Oh Christmas Tree

Now that Thanksgiving has come and gone and we have all rested up from the big feasts

(Blue and Tom)

it’s time to think about Christmas! And Christmas Trees!

Oh, but just to update you, I’m eating a big ole turkey sandwich right now.

Yep, there was turkey on the Thanksgiving Day table. Hubs insisted.

And next thing you know, I’m serving myself a slice of white turkey breast and some home-made gravy.

And. It. Was.


Real good. So good that I’m having a sandwich of leftovers.

(note to self: never raise turkeys. never raise turkeys. never raise turkeys.)

Now on to Christmas. The very first decision of the Christmas season is THE TREE!

Have you put up yours? Is it real or fake? If real, did you get it a tree lot or a store? Or maybe you went to a tree farm and did a chose-and-cut?

Many of you have asked me to write about my adventures as a Christmas Tree farmer, so I’ve decided to do just that.

Truth is that I’m more of a Christmas entrepreneur than a Christmas farmer.  Yes, a Christmas-preneur. Which is perfect because I love Christmas. Always have.

Case in point….my elf persona, Binky, reads books at local schools during Christmas. I’ve had this gig for 20 years or so.

Anyway. I say that I’m not much of a farmer because I don’t actually get out there and do the hard work. No, I don’t trim, cut, bale, or load the trees. Nor do I want to. (I’m just the CEO of the operation. Christmas Elf Officer.)

You see. I am sitting in the house by the toasty fire eating that turkey sandwich and drinking some Christmas Eve tea (by Stash, it’s awesome!) and outside my window, all this is happening….

A trailer full of trees are headed out while the horses munch.

The view my horses would see right now is this:

I’m in that window waving at you now.

Our trees are Fraser Firs. They have always been a favorite tree because of its lovely aroma and dense branches. Fraser Firs are the trees I always had as a kid and truly mean Christmas to me.

We purchased a tree farm already in operation. Our mission now is how to improve it and grow it. We have been overwhelmed with the house project and the out-buildings project since we moved here. This year we are going to concentrate on the business side of owning a farm, trying to eek out a living here. We are learning everything we can about the business and have some GRAND ideas.

The Christmas tree season began for us weeks ago.

The baler was fired up and used for the first time of the year.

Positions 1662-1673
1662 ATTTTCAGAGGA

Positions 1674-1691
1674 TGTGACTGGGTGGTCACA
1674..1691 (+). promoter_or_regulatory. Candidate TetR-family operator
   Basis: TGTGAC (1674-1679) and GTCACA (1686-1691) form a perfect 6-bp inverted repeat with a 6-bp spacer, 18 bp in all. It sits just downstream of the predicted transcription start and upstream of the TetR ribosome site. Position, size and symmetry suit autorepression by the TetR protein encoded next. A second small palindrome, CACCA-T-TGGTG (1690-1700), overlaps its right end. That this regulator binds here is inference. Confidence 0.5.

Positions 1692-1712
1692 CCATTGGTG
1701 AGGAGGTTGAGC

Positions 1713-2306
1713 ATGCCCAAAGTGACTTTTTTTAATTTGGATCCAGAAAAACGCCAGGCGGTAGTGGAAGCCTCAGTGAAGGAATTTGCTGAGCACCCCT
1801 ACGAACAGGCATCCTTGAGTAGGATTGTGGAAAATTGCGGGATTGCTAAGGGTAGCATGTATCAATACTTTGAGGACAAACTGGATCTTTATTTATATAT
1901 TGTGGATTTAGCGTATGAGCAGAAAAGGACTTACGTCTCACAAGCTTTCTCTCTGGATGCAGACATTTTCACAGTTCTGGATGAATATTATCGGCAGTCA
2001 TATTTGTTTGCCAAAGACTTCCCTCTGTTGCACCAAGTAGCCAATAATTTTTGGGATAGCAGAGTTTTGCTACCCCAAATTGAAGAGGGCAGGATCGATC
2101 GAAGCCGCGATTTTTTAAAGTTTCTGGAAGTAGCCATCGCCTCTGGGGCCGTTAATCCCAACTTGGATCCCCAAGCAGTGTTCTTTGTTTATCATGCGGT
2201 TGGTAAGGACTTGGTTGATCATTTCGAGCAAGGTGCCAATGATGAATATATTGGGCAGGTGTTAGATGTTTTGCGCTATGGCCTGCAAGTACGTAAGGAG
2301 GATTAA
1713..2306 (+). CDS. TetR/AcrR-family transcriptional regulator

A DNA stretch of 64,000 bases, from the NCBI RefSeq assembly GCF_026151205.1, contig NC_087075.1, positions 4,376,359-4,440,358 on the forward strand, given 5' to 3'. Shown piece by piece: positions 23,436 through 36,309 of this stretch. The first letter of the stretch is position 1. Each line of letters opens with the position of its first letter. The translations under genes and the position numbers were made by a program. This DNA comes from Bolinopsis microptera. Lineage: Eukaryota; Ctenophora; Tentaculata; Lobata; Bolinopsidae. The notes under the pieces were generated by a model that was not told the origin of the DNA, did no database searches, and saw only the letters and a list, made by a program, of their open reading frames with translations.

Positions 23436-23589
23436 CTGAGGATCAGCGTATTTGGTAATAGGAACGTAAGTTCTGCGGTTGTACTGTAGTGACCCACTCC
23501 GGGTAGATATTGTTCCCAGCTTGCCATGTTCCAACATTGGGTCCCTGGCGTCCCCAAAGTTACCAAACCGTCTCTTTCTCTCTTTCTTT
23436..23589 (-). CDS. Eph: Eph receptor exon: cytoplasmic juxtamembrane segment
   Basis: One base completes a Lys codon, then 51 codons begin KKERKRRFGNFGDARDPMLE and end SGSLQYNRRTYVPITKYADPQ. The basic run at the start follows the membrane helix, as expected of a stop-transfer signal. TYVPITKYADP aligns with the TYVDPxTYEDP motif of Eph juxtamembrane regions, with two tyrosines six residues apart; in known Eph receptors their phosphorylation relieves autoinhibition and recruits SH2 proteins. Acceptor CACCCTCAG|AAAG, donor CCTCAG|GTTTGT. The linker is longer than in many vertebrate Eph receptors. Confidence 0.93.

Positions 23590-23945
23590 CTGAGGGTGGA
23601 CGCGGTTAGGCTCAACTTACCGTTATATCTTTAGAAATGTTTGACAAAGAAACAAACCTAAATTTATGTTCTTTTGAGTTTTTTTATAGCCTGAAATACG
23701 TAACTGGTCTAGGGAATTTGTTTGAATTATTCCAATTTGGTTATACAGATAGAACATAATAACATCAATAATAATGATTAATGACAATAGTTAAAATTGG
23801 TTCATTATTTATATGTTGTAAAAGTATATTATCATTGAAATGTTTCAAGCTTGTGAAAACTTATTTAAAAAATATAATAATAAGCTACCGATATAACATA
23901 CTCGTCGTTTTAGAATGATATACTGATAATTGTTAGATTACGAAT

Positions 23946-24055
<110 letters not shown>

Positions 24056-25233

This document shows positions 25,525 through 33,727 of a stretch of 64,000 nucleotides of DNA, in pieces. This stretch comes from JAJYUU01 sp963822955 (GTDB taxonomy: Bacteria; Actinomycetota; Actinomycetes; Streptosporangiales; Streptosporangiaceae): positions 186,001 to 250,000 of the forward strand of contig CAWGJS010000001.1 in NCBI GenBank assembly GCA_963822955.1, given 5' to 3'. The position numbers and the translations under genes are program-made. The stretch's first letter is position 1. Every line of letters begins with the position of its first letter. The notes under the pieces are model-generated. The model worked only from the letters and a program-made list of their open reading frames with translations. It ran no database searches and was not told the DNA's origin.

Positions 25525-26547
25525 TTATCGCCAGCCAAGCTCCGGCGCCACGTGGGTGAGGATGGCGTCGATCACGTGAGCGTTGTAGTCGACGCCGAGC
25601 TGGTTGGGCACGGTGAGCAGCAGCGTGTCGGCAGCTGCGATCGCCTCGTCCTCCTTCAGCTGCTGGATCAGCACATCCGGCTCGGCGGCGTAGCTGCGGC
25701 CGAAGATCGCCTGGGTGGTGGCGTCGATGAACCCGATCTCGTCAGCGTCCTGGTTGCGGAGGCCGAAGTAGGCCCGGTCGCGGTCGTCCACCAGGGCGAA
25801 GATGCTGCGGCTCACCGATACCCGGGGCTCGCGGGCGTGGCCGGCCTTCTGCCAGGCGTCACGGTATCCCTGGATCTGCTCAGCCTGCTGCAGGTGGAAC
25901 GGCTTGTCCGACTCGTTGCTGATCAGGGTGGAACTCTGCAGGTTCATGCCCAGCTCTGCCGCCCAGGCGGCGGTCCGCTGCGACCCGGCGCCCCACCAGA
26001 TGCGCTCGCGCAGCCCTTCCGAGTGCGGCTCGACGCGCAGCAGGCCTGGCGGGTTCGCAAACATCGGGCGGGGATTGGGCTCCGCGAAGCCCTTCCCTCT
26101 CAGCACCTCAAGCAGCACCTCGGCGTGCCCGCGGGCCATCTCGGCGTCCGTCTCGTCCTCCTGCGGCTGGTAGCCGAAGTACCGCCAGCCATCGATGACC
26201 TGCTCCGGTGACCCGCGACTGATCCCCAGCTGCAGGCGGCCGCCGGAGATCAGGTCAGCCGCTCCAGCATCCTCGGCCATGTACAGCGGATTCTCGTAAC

Our farm does wholesale business only. The workers cut the trees, bale them, and then load 18 wheelers. Most of our trees head up north, far up north. Our trees are handled with the utmost care. They are cut and carefully stacked and gently loaded into the trucks immediately for shipment.


This time of year, my dog Blue and I take a short hike almost every morning through the Christmas Trees. There’s just something about it. Since large scale cutting is going on the last few weeks, the aroma is strong and heady. This morning on my walk as I inhaled the wonderful scent of Christmas, I remembered something from my childhood. As a kid I bought some cheap evergreen incense at the local McCrory’s 5-and-dime in my southern hometown. I’m not sure I even knew what incense was. My mom helped me light the incense cone and we set it on an old jar lid on the kitchen table. I couldn’t wait to smell Christmas. It was horrible. Smoky and stinky. Incense, like candles, has improved as the years have gone by.

Here is our family, hard at work:

Yep, that’s the way we roll.

Someone wanted to take our picture, so we made goofy faces.

I have to include this one so you’ll see what a beautiful child I really have.

Okay, the whole REAL VS. FAKE thing.

According to the US Commerce Department, most artificial trees in the USA (85%) are imported from China. Most are a petroleum-based product. Many are made with polyvinyl chloride (PVC), which has been boycotted by many environmental groups. Yep, we all know that plastics may be harmful. Some artificial trees actually have a warning label.

And. Studies show that most families will use an artificial tree for only 6-9 years. After that it most likely heads to a landfill where it will remain indefinitely.

A real tree, grown with love and care by American farmers, absorbs carbon dioxide and other gases, while emitting fresh oxygen. They are beneficial to the earth throughout their entire life. They stabilize the soil and support complex ecosystems. After they are used as a Christmas tree, they are recycled and return to the earth. Many places offer free chipping service for the trees. Others place them in lakes and streams to provide habitat for water creatures. There are about 350 million Christmas trees grown in the USA.

So support your farmers and buy REAL. You can sweep up the needles, right? That’s the main complaint I hear about REAL trees.

A tree topped with the sun. When it is cut and lovingly decorated in someone’s home, it will be topped with a star or an angel.